BRADENTON, FLA. - Kyle Waldrop has this spring training stuff mastered. Now the Twins righthander is hoping for a chance to shine in the regular season, too.
Waldrop quietly posted a 0.87 ERA last year in 10 spring training appearances for the Twins. This year, he has pitched five scoreless innings, with no walks and seven strikeouts.
"We liked him last year coming out of spring, and we like him again this year," Twins pitching coach Rick Anderson said Monday.
It would make a nice story: Former first-round draft pick overcomes shoulder surgery, converts from starter to reliever, re-signs after becoming a minor league free agent, and finally tastes the big leagues at age 25.
Trouble is, Waldrop isn't on the 40-man roster. It looked like that could work against him until Sunday, when the Padres claimed Pat Neshek on waivers, opening a roster spot for the Twins.
It's sounding more and more like six of the Twins' seven bullpen jobs will go to Joe Nathan, Matt Capps, Jose Mijares, Kevin Slowey, Dusty Hughes and Glen Perkins.
If they keep three lefthanded relievers -- Mijares, Hughes and Perkins -- they almost certainly would give the seventh spot to a righthander.
Waldrop, Jeff Manship and Jim Hoey are the leading candidates. Theoretically, the Twins could promote 2008 first-round draft choice Carlos Gutierrez, another non-roster candidate, but the team believes he needs more minor league seasoning.
Hoey and Gutierrez have power arms, and manager Ron Gardenhire complimented them both Monday. But each is seen as a project. When the Twins were stacked with veteran relievers -- Matt Guerrier, Jesse Crain, Jon Rauch and company -- they might have had room in the bullpen for one project.
But this year, they are trying to fill big holes. When the bullpen phone rings, Gardenhire and Anderson will be looking for a polished pitcher, whether he is overpowering or not.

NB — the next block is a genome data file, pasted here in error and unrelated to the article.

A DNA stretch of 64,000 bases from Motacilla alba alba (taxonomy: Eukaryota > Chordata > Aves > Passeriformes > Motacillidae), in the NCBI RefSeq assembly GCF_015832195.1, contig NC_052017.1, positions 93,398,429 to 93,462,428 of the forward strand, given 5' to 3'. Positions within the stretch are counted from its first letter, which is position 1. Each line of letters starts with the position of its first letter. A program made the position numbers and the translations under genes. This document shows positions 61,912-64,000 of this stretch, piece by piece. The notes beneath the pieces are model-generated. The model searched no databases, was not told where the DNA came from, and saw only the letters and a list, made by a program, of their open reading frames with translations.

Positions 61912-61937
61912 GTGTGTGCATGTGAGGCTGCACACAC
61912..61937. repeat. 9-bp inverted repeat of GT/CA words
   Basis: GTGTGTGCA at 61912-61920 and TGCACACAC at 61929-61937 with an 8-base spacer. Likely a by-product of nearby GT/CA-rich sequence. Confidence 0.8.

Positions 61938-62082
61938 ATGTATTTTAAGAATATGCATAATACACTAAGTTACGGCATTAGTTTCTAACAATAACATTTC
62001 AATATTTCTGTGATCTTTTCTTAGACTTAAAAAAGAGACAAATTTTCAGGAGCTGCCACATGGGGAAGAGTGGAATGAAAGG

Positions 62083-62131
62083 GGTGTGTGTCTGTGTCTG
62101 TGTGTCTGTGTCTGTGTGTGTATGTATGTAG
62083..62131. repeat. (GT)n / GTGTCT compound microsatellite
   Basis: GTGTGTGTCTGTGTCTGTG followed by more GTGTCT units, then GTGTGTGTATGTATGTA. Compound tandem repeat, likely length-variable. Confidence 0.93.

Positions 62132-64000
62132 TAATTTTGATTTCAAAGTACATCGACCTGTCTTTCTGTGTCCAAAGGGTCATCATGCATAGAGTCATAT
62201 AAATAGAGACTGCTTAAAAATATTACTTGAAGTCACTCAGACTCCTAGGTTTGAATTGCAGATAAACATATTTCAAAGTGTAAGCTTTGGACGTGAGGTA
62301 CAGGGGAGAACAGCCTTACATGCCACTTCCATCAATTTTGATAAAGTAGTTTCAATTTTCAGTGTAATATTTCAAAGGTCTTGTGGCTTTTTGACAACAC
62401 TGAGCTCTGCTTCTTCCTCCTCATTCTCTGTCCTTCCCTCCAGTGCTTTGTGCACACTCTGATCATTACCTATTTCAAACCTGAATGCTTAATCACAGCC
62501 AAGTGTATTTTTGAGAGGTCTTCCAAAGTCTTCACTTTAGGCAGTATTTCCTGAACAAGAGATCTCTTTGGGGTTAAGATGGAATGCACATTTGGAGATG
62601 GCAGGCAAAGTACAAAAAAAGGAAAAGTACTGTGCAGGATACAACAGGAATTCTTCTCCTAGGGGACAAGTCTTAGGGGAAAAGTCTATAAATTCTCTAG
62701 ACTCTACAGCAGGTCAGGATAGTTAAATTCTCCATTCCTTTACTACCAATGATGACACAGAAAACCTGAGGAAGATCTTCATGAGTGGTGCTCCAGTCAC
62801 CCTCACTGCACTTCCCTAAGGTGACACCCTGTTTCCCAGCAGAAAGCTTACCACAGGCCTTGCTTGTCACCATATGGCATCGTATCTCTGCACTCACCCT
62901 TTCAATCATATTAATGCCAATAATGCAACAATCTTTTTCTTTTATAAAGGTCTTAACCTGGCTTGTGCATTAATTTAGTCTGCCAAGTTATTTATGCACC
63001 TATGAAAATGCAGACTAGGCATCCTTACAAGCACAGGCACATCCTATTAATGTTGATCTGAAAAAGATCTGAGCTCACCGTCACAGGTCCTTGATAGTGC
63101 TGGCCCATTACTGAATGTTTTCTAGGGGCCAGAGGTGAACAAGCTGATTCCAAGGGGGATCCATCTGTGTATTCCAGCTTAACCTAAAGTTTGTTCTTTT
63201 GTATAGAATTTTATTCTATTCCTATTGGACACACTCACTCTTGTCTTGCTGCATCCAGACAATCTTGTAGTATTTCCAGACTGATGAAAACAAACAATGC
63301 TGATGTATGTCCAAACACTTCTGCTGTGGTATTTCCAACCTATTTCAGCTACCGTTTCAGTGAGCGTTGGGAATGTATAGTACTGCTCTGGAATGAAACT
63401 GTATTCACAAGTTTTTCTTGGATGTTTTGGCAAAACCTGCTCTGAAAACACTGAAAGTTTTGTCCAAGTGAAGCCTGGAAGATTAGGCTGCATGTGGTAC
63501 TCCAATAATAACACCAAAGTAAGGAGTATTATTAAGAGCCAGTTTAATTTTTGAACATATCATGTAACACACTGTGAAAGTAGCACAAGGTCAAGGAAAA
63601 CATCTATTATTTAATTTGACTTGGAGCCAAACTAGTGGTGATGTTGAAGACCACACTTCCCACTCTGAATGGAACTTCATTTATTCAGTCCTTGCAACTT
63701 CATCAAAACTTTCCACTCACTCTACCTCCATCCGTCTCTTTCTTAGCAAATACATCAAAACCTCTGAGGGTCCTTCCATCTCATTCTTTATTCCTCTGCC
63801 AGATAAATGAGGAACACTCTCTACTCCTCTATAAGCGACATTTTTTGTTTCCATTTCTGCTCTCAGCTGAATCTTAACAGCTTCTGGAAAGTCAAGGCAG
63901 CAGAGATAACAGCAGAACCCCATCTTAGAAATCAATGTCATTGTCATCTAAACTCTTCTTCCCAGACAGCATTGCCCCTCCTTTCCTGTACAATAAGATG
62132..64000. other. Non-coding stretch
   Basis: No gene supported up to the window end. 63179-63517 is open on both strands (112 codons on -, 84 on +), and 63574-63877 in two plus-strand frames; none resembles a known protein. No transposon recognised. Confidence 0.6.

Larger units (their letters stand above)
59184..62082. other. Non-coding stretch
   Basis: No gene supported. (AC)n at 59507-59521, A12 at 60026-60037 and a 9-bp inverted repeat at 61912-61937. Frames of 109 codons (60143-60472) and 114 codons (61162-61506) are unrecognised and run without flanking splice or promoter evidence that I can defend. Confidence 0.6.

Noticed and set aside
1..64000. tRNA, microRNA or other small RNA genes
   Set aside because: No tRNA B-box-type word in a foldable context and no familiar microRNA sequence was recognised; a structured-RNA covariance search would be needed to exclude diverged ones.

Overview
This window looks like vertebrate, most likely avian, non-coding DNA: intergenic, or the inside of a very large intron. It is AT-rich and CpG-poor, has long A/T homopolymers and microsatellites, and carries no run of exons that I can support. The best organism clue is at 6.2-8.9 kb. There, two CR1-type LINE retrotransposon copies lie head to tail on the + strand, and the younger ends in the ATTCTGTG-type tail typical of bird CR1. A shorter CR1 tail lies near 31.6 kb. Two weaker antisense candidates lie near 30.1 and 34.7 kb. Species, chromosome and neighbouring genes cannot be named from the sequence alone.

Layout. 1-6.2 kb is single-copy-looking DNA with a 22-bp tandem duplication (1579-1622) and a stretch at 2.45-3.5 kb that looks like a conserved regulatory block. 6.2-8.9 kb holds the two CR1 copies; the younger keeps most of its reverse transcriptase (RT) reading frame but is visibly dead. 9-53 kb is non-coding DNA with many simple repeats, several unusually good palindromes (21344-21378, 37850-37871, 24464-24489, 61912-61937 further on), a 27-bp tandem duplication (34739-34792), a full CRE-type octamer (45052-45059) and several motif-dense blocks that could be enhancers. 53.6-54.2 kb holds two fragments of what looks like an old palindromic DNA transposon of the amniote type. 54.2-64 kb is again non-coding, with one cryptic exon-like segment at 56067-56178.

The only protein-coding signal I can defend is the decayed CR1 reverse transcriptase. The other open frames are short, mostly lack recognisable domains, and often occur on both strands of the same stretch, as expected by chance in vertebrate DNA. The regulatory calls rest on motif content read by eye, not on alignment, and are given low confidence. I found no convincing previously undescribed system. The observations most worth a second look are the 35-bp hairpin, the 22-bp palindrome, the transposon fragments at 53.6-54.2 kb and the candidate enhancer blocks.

Yes, this team has filled bullpen holes before, but as Gardenhire said, "I don't think we've ever had to deal with that many people leaving one area. So is it worrisome? Absolutely. Can we fill it, absolutely, but when you lose that many quality pitchers in one area, it does make it a little more entertaining."
The 6-5 Waldrop doesn't overpower hitters with velocity. His fastball sits at about 91 miles per hour, but everything he throws moves.
He was a workhorse for Class AAA Rochester last year, posting a 2.04 ERA in 57 innings before the All-Star break. He tired down the stretch, then posted a 16.05 ERA in the Arizona Fall League. That showing in Arizona gave the Twins confidence they wouldn't lose Waldrop last winter, even if they didn't place him on the 40-man roster.
Waldrop, who signed with the Twins out of Farragut (Tenn.) High School in 2004, could have gone elsewhere but decided to return. He is committed to staying, even if the Twins send him back to Rochester.
"They're the team that initially put their trust in me, and I wanted to stay loyal," he said. "There's a comfort level here. I like the way the Twins do things. They're not afraid to promote from within."
Gardenhire said the major league staff asked about Waldrop several times last year, but to promote him, the Twins would have had to take someone else off the 40-man roster, exposing them to waivers. With Neshek gone, that wouldn't be an issue this time.